Back in February, I blogged about a paper on the tracking the global footprint of fisheries, that was quite illustrative of that fact… but I also blogged later on in regards the controversies this paper was causing.
Obviously much smarter than me people had also issues with the paper and the claim that "vessels are now fishing in 55% of the world’s oceans, which is an area four times larger than occupied by onshore agriculture" and put their brains into it. They just publish a comment on that original paper.
Their reanalyses of their global (all vessels) and regional (trawling) data at higher resolution reduced footprint estimates by factors of >10 and >5, respectively. The fact that they also illustrated their work with the South Atlantic (where I started fishing) was an extra bonus.
Based on this analysis, less than 4% of the global ocean is fished, not 55% as reported in the original paper.
Interestingly, the revision of the data is based on the same questioning I had on a paper on the Rise of the DWFN, where the “definition” of the scale of analysis could provide very different data.
Personally, I don't like to imagine this "comments on papers" as discrediting in between scientist, but as a way to get to more accurate results, in a field that is just being developed with every IAS data-based papers, perhaps a tacit agreement of what resolution to use is the way to go. This is science at work! May not be good for egos, but lead to a better understanding and more transparency... and that can only be good!
Anyway…. below I quote parts of the response… but read the original comment.
Kroodsma et al. (1) used automatic identification system (AIS) data to track vessels they classified as “fishing” and estimated that fishing activities occurred in 55% of the world’s oceans in 2016. We show how strongly their results depend on the spatial scale of analysis. Their method gridded the ocean into large cells of 0.5° at the equator (~3100 km2) and counted every cell with any assumed fishing event of any duration in 2016 as fished, thus contributing its total area to fishing footprint.
We accessed the 0.01° grid fishing data made available by Global Fishing Watch (2) and reanalyzed these data at resolutions of ~3100, ~123, and ~1.23 km2 (corresponding to 0.5°, 0.1°, and 0.01° at the equator), giving footprint estimates of 49%, 27%, and 4% of ocean area, respectively. Thus, higher-resolution analyses reduced their global fishing footprint estimates by a factor of >10. Our estimate of footprint at 0.5° (49%) differs from that reported by Kroodsma et al. (55%) because they improved their algorithm to identify fishing by squid jiggers after publication and updated data in the current release. Also, the method we used to reallocate fishing activity to grids differed slightly from that in Kroodsma et al., leading to small differences in absolute footprint estimates, but these do not affect the relative relationships between footprints across spatial scales.
All human activities have diffuse impacts that extend beyond the area of activity. However, for fishing activities, using a spatial grid of an arbitrary low resolution does not provide an appropriate or consistent quantitative assessment of diffuse impact. For example, some diffuse impacts would be assessed more effectively using catch and bycatch data and population or community analyses that account for the diverse movements and life histories of affected populations and species, as well as the different rates of mortality that result from their varied interactions with fishing activities (4–6).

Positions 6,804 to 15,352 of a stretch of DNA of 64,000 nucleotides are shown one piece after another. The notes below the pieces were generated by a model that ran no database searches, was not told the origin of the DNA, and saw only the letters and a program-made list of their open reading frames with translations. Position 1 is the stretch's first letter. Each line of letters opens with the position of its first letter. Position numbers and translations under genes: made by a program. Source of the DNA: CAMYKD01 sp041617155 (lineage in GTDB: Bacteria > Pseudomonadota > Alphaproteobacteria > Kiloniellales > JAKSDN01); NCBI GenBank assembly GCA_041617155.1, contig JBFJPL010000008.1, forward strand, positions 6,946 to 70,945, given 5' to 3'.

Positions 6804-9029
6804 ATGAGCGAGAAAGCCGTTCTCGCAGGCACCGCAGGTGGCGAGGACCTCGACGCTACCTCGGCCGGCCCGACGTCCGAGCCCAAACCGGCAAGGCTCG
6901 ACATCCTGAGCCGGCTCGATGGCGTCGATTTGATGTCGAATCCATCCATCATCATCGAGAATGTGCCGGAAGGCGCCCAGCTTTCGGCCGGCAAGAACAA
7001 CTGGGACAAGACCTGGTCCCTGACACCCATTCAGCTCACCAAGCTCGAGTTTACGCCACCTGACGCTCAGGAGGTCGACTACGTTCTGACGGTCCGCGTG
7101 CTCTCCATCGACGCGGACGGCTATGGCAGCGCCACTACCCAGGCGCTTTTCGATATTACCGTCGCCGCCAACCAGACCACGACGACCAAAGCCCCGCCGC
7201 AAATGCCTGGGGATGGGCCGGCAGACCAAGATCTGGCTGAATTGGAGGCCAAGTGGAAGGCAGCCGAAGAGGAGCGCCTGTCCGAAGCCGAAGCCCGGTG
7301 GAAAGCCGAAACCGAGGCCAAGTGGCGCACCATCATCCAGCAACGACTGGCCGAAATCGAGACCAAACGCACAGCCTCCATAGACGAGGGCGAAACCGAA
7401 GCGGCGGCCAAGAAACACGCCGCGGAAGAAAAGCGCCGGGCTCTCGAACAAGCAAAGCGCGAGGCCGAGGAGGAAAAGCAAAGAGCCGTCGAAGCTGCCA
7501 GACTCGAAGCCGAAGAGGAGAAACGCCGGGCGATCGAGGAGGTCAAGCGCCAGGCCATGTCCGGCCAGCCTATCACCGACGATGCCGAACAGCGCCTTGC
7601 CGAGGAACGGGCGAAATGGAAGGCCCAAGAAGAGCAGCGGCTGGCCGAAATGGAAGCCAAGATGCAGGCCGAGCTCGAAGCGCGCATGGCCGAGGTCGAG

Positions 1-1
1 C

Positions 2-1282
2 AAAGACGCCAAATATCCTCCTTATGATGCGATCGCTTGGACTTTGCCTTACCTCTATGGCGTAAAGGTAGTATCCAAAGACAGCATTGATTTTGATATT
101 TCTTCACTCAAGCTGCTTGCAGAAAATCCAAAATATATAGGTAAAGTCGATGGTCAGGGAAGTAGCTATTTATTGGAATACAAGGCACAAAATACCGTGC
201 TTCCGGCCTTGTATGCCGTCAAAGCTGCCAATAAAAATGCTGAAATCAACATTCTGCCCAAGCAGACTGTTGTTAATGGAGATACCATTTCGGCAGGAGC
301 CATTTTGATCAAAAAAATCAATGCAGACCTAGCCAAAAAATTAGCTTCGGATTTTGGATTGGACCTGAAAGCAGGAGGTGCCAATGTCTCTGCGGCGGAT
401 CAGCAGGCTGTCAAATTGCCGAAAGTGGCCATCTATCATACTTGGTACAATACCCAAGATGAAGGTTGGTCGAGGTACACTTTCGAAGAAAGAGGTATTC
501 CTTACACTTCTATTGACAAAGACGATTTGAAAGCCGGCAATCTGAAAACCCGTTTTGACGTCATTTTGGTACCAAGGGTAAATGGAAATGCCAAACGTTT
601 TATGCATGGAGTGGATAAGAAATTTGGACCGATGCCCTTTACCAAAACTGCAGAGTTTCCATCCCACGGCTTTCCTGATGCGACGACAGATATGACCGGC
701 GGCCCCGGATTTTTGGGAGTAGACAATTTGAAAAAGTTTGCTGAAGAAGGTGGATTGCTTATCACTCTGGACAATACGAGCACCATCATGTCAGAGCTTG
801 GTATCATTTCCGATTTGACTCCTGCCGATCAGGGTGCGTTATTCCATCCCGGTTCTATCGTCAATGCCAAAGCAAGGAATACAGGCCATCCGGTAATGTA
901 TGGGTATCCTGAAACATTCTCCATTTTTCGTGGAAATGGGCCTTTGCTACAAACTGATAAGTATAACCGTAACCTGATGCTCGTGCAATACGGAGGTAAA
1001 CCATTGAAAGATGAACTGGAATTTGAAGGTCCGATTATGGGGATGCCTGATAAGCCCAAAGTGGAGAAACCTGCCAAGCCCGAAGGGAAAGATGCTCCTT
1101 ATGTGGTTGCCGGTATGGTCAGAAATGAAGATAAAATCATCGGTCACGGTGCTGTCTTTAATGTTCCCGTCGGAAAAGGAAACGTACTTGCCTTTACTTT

We also quantified the effects of grid resolution on trawl fishing footprints with the Global Fishing Watch data (2). We focused on trawling because footprint is a consistent and well-defined concept for trawling vessels, which tow a net or nets directly behind the vessel(s) and for which gear dimensions are known or can be estimated more reliably. Further, high-resolution footprints for bottom trawling (although Kroodsma et al. did not distinguish bottom trawls from trawls that do not contact the seabed) have long been used as metrics to assess fishing impacts on seabed habitats [e.g., (7–9)].
To illustrate the effects of grid resolution on trawling footprints, we considered regions of the north Pacific Ocean and off southern South America. For each region, trawling footprint (as proportion of the ocean area) was calculated using equal-area grids of 0.5° and 0.01° at the equator (Fig. 1). At the higher resolution of analysis, the estimated footprints in these regions fell by factors of 5.3 (48% to 9%) and 5.9 (29.5% to 5%), respectively. Further, if we take as an example a region of the north Pacific Ocean where trawling was banned in 2016 (10) (Fig. 1, A and B), then 100% of this area (59,000 km2 of ocean) was incorrectly classified as trawled at 0.5° resolution. For such reasons, many published analyses of trawling footprints are conducted at higher resolution (11–13).
A coarse gridding of the positions of fishing vessels (globally or regionally) that ignores differences in catching power among vessels and gear, or ignores the scale of their direct and diffuse impacts, leads to footprint estimates that are primarily driven by the spatial resolution of analysis. Such analyses are unlikely to be a good proxy for the footprint of fishing or the status of species or ecosystems affected by fishing. The high temporal resolution of AIS data can provide valuable insight into the behavior of individual vessels and allowed Kroodsma et al. to classify different types and patterns of fishing activity. These analyses alone are an interesting achievement, but the footprint estimates and comparisons with agriculture highlighted in their report are misleading.